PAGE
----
NATIONWIDE – A new study by the Annenberg Public Policy Center takes a look at the relationship between those who believe in COVID-19 conspiracy theories and their willingness to take preventative measures known to stop the spread of the novel coronavirus.
What You Need To Know
- Study surveyed participants in March and July
- Asked about their willingness to take preventative measures
- Also analyzed political leanings and where they get their news
- Compared to if they believed in COVID conspiracy theories
According to the study, researchers asked participants a series of questions about whether they were taking preventative measures like washing hands, keeping distance from others, and if they’d be willing to get a vaccine. They were also asked whether they believe certain conspiracy theories about the origins of the virus, vaccine-related conspiracy theories, what their political leanings are, and where they get their news.
The participants were surveyed twice, once in March at the pandemic’s start in the U.S., and again in July.
Researchers say in the report that those who were found to believe in the conspiracy theories were less likely to take preventative measures, even after getting more guidance from health officials.
When the questions were first asked in March, before the CDC started recommending the public wear masks, only a small portion of the participants said they wore masks. While more reported wearing them when asked again in July, researchers say those that reportedly also believed in the conspiracy theories were still less likely to wear them.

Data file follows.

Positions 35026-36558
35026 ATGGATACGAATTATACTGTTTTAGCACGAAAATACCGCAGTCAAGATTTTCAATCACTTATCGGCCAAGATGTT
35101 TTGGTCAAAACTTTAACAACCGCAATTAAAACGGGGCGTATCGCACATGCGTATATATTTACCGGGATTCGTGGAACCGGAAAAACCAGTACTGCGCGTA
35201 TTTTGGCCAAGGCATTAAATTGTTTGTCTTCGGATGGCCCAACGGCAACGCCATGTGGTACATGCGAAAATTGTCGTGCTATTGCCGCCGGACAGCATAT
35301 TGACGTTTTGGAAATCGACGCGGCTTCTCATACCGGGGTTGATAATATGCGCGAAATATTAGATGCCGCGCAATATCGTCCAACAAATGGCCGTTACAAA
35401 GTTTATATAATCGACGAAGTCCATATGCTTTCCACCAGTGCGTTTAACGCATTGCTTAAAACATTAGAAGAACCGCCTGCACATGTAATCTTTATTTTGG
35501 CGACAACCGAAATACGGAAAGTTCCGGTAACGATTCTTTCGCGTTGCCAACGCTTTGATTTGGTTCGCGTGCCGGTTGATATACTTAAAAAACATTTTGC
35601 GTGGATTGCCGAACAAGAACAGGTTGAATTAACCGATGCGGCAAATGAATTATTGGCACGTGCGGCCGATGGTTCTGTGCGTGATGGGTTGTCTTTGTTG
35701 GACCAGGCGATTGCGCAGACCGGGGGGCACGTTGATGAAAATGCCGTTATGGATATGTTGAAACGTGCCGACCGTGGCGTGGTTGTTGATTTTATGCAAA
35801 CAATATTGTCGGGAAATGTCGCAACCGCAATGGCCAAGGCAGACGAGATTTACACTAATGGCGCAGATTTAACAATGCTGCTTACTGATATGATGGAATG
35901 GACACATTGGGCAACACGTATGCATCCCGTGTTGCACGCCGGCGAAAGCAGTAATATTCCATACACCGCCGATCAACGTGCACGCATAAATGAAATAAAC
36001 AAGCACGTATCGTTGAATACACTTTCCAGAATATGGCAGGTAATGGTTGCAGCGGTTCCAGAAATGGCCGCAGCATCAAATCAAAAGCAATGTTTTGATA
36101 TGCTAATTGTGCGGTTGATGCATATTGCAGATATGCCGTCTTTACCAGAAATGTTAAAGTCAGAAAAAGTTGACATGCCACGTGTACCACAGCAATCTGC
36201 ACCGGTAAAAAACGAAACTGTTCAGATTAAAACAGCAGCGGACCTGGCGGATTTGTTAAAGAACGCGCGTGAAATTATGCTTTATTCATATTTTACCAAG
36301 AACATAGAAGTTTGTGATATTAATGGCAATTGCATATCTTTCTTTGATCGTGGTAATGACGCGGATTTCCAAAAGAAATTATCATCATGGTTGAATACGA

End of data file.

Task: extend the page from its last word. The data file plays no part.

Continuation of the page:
Another change between the first and second round of questions was more participants said they did not want to get vaccinated for the coronavirus.
“Here again, we found that the increase in hesitancy was predicted by earlier endorsement of conspiracy beliefs. These findings suggest that conspiracy beliefs play a causal role in reducing the embrace of public health recommendations to control the pandemic,” reads the report.
The study also analyzed who were more likely to believe the conspiracy theories based on their media consumption and race/age demographics.
Those who watched conservative media were more likely to say they believed the conspiracy theories, and those who watched liberal media were more likely to see the coronavirus as a national threat.
“Individuals younger in age and lower in income and education were more likely to hold conspiracy beliefs about the origins and seriousness of the pandemic. Non-white respondents also were more likely to hold such beliefs,” the report states.
Researchers say it’s good news that older adults are less likely to believe conspiracy theories and are more likely to take preventative measures because scientists have shown they’re more susceptible to negative health effects caused by the virus.
They also describe the finding that people of color are more likely to believe the conspiracy theories as “worrisome,” pointing to additional research showing that minority groups are disproportionately dying of the coronavirus.